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An African wildlife series – the elephant

Thank you for indulging me to draw from my holiday experiences in the bush to share some food safety culture lessons.

This week we take a look at the elephant.

The thing that struck me during my bush break was the level of protection the nursery herds give to the young elephants. We saw lots of herds and most of them had at least one very young calf. Small enough to still fit under mum’s tummy. They are so cute at this age. The thing attached to their heads that we know is their trunks which seems to be a foreign object to them. Their coordination is not what it should be, and it is a process of trial and error to get it to do what it is supposed to do. They are playful and enthusiastic. Every now and then, Mum or a doting aunty will gently nudge them into line if they do something they should not. They try and copy the behaviour of the older elephants, sometimes they get it right but often they don’t. It’s all about learning and everyone else in the herd is there to make this process successful.

They behave just like a new employee.

Bright-eyed and enthusiastic, new employees want to do the right thing and make sure they fit in. They are eager to learn and watch others to pick up how things are done here. In other words, often by observation, they take on our food safety culture – most times without us doing anything.

And this is the concern. What if they are observing the wrong thing, what if no one corrects them to follow the right practices? They will amble along as best as they can, perhaps even not understanding the impact of their actions on the safety of the products they handle.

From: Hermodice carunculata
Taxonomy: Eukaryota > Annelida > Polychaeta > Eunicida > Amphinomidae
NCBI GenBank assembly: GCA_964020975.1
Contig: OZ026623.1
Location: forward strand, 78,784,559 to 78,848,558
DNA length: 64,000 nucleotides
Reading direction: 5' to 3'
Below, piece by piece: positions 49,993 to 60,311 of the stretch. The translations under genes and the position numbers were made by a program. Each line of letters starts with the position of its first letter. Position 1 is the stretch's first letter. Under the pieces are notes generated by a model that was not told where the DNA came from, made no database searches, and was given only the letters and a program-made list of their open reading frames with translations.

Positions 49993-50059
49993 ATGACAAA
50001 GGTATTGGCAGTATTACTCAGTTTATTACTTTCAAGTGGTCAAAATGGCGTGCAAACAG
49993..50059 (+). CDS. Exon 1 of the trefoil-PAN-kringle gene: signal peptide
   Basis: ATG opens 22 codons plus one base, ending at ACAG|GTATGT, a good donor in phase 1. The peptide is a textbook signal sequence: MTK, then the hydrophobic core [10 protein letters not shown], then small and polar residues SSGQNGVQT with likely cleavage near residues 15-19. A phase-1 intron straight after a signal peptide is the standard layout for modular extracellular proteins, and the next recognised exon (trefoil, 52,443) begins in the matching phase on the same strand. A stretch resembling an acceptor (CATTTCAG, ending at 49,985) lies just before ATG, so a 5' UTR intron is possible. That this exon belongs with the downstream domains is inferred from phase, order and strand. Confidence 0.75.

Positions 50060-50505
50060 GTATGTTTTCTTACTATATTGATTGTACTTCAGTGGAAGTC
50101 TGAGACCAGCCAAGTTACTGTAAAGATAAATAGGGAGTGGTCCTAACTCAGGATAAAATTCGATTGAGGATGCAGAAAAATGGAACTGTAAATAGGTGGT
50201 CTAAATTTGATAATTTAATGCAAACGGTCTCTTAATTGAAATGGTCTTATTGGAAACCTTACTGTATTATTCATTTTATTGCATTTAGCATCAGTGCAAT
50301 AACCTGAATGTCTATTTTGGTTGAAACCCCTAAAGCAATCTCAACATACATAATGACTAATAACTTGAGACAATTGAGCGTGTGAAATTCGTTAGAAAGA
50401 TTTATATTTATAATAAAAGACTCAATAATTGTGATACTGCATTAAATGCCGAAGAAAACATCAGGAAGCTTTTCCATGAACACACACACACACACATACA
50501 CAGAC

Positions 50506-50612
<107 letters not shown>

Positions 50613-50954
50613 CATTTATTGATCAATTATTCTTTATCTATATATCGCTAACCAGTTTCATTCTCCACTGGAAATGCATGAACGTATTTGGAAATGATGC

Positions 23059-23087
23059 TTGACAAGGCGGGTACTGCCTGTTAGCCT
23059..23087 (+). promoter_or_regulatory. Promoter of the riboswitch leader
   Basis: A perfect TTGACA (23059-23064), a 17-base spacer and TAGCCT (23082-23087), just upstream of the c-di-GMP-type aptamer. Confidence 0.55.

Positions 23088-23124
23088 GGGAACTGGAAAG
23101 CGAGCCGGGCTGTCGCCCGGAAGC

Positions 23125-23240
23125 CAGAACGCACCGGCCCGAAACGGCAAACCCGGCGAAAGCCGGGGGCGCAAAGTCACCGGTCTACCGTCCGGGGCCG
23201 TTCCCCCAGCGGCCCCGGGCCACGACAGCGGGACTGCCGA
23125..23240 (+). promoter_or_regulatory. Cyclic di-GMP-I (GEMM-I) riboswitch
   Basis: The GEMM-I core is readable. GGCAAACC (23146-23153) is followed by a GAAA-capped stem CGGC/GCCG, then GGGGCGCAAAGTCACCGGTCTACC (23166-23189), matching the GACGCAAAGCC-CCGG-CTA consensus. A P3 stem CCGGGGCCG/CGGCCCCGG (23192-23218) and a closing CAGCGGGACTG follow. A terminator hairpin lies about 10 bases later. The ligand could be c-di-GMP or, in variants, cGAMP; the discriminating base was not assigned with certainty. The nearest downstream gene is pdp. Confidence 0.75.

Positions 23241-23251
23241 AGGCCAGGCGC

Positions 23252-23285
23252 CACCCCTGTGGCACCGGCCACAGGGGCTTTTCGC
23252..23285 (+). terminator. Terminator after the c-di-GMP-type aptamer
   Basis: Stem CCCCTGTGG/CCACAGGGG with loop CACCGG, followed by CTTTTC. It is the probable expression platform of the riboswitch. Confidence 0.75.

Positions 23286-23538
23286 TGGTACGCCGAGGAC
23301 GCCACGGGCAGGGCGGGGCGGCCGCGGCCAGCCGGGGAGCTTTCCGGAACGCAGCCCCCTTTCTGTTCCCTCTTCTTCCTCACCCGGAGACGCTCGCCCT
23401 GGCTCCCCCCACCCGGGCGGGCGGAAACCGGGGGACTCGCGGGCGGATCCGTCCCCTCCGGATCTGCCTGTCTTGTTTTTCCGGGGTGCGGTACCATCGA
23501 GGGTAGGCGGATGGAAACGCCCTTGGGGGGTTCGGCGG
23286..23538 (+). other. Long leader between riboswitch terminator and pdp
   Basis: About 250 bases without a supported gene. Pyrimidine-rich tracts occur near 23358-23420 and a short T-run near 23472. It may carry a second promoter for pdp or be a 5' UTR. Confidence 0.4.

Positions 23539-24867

Bottom line is that new employees pose a risk to food safety, and we need to have a robust strategy to mitigate the risk but also to protect them from their own unintentional ignorance.

You seldom see a baby elephant on its own in the open. It is always very close to an older elephant for protection and guidance. It gives us the perfect picture of what we should do with new employees. Induction training should be impactful but a “buddy” to trust to teach me the RIGHT way is even better. Why not try the buddy system to recognize employees that are doing the right things and teaming them up with new employees? This will help to transfer the right culture in a far more effective way than a supervisor. We learn more from our peers than teachers – ask any teenager.

Last point – baby elephants are never “fired” from the herd, even if they make mistakes. But they can get eaten by lions if they are not cared for constantly. And then they can grow up to be great big tuskers.

Looking forward to hearing from your herd.


Not only do female elephants carry their offspring for almost two years of their life, but they teach their offspring. One of the elephant mother and baby facts you might not know is that elephant moms teach calves how to stand up, find food, swim, recognize dangers and so much more. Female elephants are some of the few animals in the wild that protect, nurture, and teach their young ones.

When an elephant calf is born, it depends heavily on its mother to survive. The calf gets its milk that it needs to survive from its mother until they reach the age of two years old.

The elephant mothers protect and teach the elephant calves from potential danger. If an elephant mother hears the baby making distressed sounds, they can rush to their sides. They protect them from potential dangers like lions and hyenas. These animals tend to attack elephant calves because of their size.

Source: https://www.4elephants.org/blog/article/why-do-elephants-make-great-mothers

Photgraph by Linda Jackson